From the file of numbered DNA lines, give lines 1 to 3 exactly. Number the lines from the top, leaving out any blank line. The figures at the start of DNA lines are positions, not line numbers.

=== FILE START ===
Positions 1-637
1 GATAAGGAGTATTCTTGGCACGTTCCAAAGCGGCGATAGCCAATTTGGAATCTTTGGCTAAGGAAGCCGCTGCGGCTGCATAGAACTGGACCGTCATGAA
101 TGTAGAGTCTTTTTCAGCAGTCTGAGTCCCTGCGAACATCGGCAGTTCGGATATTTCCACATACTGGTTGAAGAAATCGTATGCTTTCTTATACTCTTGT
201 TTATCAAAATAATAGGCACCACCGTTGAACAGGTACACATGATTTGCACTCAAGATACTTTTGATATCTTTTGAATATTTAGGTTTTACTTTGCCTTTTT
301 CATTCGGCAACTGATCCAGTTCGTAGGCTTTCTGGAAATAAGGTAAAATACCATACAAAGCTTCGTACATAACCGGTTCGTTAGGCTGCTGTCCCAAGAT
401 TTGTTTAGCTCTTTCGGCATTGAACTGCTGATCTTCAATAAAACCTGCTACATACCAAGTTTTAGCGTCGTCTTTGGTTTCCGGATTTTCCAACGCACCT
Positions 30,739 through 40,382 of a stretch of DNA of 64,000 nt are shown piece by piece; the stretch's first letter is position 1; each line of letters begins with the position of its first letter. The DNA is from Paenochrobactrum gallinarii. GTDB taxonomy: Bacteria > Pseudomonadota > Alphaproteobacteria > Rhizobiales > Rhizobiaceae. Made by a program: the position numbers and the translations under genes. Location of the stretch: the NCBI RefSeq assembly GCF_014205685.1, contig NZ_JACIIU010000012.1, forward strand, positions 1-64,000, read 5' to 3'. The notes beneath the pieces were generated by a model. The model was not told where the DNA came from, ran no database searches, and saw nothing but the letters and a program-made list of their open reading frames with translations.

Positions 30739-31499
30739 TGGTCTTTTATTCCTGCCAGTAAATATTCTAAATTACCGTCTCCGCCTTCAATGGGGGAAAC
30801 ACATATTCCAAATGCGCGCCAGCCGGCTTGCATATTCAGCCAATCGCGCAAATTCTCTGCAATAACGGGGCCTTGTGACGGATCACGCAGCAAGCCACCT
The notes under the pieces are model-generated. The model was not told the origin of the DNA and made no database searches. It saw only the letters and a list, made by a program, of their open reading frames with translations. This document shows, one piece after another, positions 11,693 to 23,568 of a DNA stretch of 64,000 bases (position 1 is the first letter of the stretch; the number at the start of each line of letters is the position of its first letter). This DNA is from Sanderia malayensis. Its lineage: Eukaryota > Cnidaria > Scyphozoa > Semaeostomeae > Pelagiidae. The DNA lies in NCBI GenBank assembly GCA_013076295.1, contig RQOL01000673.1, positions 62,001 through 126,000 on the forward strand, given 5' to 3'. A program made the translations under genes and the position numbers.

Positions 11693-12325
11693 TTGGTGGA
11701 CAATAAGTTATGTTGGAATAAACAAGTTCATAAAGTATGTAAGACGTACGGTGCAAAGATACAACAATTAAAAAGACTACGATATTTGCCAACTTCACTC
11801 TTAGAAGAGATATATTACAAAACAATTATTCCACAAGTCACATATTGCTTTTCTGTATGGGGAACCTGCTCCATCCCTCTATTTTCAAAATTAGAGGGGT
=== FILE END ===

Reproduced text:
Positions 1-637
1 GATAAGGAGTATTCTTGGCACGTTCCAAAGCGGCGATAGCCAATTTGGAATCTTTGGCTAAGGAAGCCGCTGCGGCTGCATAGAACTGGACCGTCATGAA
101 TGTAGAGTCTTTTTCAGCAGTCTGAGTCCCTGCGAACATCGGCAGTTCGGATATTTCCACATACTGGTTGAAGAAATCGTATGCTTTCTTATACTCTTGT